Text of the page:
Chapter

Adaptation and adaptive radiation

Geoffrey E. Hill

in Mitonuclear Ecology

Published in print April 2019 | ISBN: 9780198818250
Published online June 2019 | e-ISBN: 9780191859465 | DOI: https://dx.doi.org/10.1093/oso/9780198818250.003.0009

Series: Oxford Series in Ecology and Evolution

Adaptation and adaptive radiation

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  • Animal Pathology and Diseases
  • Evolutionary Biology
  • Genetics and Genomics

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A key outcome of evolution by natural selection is adaptation. Since the beginning of the age of genetics, evolutionary biologists have focused on the evolution of nuclear genes as the basis for adaptation. Changes to the mitochondrial genome were long viewed as the result of drift and unimportant to organism fitness. New theory and empirical observations, however, are implicating changes in mitochondrial function as a central component of adaptation related to temperature, oxygen pressure, and diet. Novel mitochondrial function underlying adaptive evolution is a product of interacting mitochondrial and nuclear genes to create changes to the electron transport system, and variation in mitochondrial genotypes has been found to play a key role in such adaptive evolution of eukaryotes. Evidence is emerging that changes in mitochondrial function resulting from mitonuclear coevolution underlie key evolutionary innovations associated with major adaptive radiations including the transition from terrestrial locomotion to flight. I discuss the empirical evidence that supports a key role for mitonuclear coevolution in adaptation and adaptive radiation and the implications for fundamental ideas in ecology and evolution.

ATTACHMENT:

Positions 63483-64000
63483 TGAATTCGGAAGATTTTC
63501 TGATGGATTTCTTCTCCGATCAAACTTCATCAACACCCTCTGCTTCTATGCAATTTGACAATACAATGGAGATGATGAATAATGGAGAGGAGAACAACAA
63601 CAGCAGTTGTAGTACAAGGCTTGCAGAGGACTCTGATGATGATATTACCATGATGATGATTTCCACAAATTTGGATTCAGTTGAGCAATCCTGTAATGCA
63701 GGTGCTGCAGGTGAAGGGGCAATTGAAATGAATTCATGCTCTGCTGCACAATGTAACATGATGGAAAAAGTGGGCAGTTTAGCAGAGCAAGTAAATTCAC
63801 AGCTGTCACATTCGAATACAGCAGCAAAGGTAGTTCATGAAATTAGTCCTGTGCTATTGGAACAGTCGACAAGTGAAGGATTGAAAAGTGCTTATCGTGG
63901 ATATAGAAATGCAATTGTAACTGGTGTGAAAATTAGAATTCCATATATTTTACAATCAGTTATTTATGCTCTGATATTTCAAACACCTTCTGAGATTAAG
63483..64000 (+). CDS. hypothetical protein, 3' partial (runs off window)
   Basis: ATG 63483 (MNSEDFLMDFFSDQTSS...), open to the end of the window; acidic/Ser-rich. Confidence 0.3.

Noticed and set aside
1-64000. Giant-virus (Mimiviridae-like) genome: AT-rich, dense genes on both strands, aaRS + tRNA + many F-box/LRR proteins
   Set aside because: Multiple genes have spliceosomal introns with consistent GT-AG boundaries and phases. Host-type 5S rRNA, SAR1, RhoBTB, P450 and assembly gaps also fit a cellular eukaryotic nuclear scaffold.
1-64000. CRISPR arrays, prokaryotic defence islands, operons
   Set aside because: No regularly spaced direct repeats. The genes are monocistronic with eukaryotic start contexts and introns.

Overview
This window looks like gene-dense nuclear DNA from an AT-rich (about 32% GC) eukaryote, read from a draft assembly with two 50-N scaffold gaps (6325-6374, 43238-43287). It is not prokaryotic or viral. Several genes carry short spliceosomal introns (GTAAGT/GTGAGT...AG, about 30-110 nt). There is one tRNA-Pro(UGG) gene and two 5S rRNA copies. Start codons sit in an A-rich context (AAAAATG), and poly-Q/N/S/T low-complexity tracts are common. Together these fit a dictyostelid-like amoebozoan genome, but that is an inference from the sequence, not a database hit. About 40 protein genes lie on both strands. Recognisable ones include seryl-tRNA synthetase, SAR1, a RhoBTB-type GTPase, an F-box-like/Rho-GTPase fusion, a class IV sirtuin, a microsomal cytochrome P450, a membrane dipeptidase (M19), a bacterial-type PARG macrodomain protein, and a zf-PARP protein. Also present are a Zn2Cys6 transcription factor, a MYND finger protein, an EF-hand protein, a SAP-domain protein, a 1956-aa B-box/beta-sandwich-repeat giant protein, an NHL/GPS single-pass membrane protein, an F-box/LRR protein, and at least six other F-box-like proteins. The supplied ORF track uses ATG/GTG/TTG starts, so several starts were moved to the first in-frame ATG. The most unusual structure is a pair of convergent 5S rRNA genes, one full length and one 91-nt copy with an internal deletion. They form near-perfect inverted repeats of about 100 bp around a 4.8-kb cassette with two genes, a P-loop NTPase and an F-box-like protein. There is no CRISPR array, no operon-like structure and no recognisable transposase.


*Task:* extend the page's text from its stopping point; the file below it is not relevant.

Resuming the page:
Keywords: Gene-by-environment interactions; climate adaptation; hypoxia; proton leakage; uncoupling proteins; human mitochondrial genotypes; adaptive evolution; adaptive radiation; mitochondrial medicine

Chapter.  19444 words.  Illustrated.

Subjects: Animal Pathology and Diseases ; Evolutionary Biology ; Genetics and Genomics

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